However, it is not enough to establish the massive scale of civilian harm to prosecute the perpetrator for crimes against humanity. Evidence must prove an intent to commit systematic attacks against civilians. For example, despite public information about civilian harm after the first attacks on energy-related infrastructure, the armed forces of the aggressor state continued to strike at them. It proves the civilian population has been the target of deliberate attacks.


Violation of rules of warfare or war crimes are defined in Article 438 of the CC of Ukraine, genocide – in Article 442 of the CC of Ukraine, planning, preparation, initiation, and waging of an aggressive war or a crime of aggression – in Article 437 of the CC of Ukraine. However, as previously mentioned, in Ukrainian legislation, there is still no provision for crimes against humanity.

Thus, it is currently possible to classify criminal acts of combatants only as war crimes. The government adopted a law in 2021 defining the categories of war crimes and crimes against humanity according to international humanitarian law and the Rome Statute. However, it is still pending the signature of the President of Ukraine. Perhaps if this law comes into force, the issue of potentially different classifications for the actions of the Russian high-ranking officials and servicemen, who are the principal offenders, shall disappear.


Except for occasional war crimes, the commission of any international crime involves organizational efforts, so both general organizers and principal offenders of all ranks are liable: from those who ensure logistics to those who give orders. It might be a significant challenge to identify the entire chain of state officials involved.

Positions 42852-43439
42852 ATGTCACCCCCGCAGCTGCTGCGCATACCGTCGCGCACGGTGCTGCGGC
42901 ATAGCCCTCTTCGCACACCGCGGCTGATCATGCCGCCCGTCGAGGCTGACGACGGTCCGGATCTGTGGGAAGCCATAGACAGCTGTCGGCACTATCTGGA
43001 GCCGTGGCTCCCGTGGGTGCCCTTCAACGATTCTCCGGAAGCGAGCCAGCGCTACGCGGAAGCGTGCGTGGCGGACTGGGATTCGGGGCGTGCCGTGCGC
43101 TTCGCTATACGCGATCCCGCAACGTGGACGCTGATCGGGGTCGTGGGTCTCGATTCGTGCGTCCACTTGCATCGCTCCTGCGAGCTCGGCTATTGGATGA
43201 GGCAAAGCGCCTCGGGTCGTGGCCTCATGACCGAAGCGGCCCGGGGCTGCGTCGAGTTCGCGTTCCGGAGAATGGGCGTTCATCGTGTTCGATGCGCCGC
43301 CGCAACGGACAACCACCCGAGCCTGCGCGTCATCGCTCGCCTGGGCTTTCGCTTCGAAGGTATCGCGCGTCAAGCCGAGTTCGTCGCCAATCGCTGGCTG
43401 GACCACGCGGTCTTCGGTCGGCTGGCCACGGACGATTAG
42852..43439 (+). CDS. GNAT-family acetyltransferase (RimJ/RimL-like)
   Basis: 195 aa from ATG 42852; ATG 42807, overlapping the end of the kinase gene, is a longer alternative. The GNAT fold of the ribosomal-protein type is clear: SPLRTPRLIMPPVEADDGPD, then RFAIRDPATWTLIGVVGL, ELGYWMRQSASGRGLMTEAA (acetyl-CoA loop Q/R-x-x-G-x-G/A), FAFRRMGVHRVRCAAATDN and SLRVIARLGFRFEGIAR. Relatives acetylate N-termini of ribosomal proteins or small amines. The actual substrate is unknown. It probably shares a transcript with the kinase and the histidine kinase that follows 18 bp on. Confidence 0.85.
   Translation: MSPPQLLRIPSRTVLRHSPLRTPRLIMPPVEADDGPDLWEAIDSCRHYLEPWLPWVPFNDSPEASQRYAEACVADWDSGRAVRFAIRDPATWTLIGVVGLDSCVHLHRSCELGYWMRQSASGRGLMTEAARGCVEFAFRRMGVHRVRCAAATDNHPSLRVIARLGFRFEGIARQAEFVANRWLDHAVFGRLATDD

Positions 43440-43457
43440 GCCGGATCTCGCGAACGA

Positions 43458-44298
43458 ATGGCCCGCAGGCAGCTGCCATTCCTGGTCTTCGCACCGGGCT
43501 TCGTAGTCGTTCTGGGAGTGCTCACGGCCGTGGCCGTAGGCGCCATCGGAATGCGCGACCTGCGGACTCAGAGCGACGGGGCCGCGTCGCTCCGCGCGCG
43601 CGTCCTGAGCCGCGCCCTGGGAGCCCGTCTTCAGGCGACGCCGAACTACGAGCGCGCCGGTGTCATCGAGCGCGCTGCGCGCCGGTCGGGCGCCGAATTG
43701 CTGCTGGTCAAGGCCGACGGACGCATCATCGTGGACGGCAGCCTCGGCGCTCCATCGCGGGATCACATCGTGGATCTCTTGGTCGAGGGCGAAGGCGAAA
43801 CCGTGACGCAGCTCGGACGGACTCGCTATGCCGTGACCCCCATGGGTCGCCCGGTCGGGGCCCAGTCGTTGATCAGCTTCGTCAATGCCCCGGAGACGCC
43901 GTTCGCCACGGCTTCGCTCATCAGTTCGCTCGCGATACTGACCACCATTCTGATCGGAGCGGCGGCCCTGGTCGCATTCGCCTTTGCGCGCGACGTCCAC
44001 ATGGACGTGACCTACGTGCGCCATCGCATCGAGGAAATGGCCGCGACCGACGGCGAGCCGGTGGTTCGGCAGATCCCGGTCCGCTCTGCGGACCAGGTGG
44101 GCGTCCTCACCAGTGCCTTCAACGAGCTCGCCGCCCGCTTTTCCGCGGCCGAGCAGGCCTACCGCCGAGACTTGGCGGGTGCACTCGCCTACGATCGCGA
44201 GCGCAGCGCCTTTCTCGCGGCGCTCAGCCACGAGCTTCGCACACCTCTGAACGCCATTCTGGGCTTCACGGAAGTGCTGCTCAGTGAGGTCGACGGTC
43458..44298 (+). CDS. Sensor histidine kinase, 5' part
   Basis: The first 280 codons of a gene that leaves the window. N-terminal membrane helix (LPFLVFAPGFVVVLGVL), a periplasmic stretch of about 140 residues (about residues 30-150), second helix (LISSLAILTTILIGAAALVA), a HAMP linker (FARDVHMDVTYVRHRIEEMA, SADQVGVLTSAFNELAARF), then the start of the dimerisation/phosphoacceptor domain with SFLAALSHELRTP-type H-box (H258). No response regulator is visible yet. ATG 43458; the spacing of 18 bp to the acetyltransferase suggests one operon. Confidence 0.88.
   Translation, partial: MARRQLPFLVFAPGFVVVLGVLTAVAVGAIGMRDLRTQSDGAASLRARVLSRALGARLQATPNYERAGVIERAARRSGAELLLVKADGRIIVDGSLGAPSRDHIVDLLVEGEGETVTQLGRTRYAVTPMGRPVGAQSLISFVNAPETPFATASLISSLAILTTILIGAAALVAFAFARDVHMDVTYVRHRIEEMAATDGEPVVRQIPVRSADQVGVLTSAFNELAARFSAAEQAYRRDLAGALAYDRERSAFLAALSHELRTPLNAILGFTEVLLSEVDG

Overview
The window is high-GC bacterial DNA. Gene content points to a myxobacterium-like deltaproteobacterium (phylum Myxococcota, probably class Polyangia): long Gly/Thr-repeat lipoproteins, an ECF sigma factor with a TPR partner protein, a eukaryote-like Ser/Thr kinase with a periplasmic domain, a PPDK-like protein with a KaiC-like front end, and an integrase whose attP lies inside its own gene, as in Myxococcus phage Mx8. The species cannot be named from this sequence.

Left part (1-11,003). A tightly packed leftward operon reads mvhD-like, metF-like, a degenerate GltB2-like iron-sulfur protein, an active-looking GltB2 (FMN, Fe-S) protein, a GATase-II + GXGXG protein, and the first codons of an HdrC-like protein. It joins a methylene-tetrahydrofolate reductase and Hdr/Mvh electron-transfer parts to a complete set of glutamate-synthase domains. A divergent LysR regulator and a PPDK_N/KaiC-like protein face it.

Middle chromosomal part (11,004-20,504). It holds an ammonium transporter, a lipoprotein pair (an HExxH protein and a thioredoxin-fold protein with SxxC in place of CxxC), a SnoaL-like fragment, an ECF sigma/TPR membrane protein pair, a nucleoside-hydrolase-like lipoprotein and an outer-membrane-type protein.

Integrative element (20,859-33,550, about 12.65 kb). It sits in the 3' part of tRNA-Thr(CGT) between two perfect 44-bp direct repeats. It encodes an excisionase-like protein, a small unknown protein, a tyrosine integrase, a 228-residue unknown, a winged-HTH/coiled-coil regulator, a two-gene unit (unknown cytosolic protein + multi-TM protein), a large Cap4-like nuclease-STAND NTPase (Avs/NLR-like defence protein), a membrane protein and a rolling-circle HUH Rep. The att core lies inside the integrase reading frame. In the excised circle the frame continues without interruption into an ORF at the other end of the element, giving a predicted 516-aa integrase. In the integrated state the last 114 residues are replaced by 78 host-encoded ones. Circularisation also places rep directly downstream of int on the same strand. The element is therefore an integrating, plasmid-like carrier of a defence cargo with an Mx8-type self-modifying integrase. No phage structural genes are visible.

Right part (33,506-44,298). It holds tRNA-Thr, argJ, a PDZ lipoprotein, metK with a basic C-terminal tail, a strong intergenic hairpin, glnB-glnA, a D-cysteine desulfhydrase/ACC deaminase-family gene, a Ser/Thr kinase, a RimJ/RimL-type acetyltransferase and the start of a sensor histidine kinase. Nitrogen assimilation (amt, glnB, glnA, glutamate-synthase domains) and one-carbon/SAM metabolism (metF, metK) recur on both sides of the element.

For instance, the Russian Federal Government coordinates the forced displacement and deportation of children from Ukraine. However, also dozens of lower-ranking federal, regional, and local officials are involved in the management and political rationale for this program, as well as in logistical coordination, fundraising, camp management, etc.

The criminal liability for war crimes and crimes against humanity incurs regardless of whether a person directly commits or sanctions criminal acts. Thus, initiating, supporting, enabling, and failing to prevent the commission of war crimes and crimes against humanity are also crimes on a level with their direct commission.

Thus, at the international level, Russian high-ranking officials may be brought to account for both war crimes and crimes against humanity.


War crimes and crimes against humanity are matters of universal jurisdiction, so every state may administer justice or seek justice against suspects of these crimes, regardless of their citizenship.

Ukrainian pre-trial investigative agencies and courts play a key role in the system of international criminal justice and represent its first pillar. Therefore, in nearly all criminal proceedings concerning international crimes, the authorities of Ukraine shall carry out the pre-trial investigation, prosecution, and justice. International judicial institutions, meanwhile, shall only deal with the high-ranking officials of the aggressor state.

The law imposes the duty for pre-trial investigation of war crimes on the Security Service of Ukraine. In Ukraine, courts of general jurisdiction try cases related to this crime under the general rules of territorial jurisdiction.

The most serious international crimes committed by high-ranking Russian officials on the territory of Ukraine, except for the crime of aggression, fall under the jurisdiction of the International Criminal Court.

Thus, if the investigation establishes sufficient evidence of crimes against humanity committed on the territory of Ukraine, the International Criminal Court shall prosecute the Russian leaders. However, the Ukrainian courts shall charge the primary wrongdoers of such criminal acts for war crimes. Under these conditions, different classifications of the actions of the general organizers and principal offenders of these crimes at the international and national levels may undermine the proving of the guilt of the entire power vertical of the aggressor state.

Official Service Providers